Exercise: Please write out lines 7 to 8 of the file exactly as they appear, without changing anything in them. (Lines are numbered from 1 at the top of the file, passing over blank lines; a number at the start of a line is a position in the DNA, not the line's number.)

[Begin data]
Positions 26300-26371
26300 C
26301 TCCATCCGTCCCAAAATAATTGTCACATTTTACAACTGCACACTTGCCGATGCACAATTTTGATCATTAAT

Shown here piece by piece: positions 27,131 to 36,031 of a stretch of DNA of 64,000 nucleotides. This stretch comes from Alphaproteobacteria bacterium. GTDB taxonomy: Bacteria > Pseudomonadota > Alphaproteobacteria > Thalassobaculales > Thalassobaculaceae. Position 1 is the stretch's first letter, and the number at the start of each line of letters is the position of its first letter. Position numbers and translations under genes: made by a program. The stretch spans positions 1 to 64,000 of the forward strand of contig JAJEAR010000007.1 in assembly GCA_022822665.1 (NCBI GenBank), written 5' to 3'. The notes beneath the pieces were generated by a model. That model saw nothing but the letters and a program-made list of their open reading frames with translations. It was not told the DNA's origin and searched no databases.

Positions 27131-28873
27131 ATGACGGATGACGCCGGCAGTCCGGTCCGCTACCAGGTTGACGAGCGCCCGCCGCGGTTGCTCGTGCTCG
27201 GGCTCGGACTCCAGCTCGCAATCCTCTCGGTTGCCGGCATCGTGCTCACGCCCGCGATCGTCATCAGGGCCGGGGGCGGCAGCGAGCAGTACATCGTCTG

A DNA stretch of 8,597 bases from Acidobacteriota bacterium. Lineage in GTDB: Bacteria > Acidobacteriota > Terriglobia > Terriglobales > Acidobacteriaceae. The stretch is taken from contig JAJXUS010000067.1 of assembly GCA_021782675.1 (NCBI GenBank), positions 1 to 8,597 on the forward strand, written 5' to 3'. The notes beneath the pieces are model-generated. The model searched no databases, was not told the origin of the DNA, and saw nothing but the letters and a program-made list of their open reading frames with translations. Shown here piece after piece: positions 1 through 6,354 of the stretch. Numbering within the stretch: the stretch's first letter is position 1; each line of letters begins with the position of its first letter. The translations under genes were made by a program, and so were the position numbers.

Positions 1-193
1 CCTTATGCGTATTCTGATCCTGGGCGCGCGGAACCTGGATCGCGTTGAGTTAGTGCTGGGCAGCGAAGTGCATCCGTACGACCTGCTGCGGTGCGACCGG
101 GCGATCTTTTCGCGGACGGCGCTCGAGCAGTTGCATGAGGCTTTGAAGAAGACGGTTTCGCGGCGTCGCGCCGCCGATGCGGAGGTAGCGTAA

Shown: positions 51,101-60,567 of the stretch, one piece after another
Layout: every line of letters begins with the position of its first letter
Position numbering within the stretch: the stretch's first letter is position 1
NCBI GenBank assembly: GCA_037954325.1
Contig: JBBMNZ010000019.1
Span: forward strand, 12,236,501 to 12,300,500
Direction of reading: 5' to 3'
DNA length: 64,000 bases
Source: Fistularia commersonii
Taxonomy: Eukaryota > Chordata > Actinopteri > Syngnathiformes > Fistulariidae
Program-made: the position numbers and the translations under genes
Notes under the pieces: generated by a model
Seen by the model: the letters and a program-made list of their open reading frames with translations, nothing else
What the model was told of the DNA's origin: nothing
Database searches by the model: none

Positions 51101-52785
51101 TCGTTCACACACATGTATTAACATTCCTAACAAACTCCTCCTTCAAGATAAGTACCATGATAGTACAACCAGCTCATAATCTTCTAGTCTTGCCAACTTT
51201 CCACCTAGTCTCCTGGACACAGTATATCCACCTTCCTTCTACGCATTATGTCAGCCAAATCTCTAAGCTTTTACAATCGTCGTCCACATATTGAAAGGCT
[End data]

27201 GGCTCGGACTCCAGCTCGCAATCCTCTCGGTTGCCGGCATCGTGCTCACGCCCGCGATCGTCATCAGGGCCGGGGGCGGCAGCGAGCAGTACATCGTCTG

A DNA stretch of 8,597 bases from Acidobacteriota bacterium. Lineage in GTDB: Bacteria > Acidobacteriota > Terriglobia > Terriglobales > Acidobacteriaceae. The stretch is taken from contig JAJXUS010000067.1 of assembly GCA_021782675.1 (NCBI GenBank), positions 1 to 8,597 on the forward strand, written 5' to 3'. The notes beneath the pieces are model-generated. The model searched no databases, was not told the origin of the DNA, and saw nothing but the letters and a program-made list of their open reading frames with translations. Shown here piece after piece: positions 1 through 6,354 of the stretch. Numbering within the stretch: the stretch's first letter is position 1; each line of letters begins with the position of its first letter. The translations under genes were made by a program, and so were the position numbers.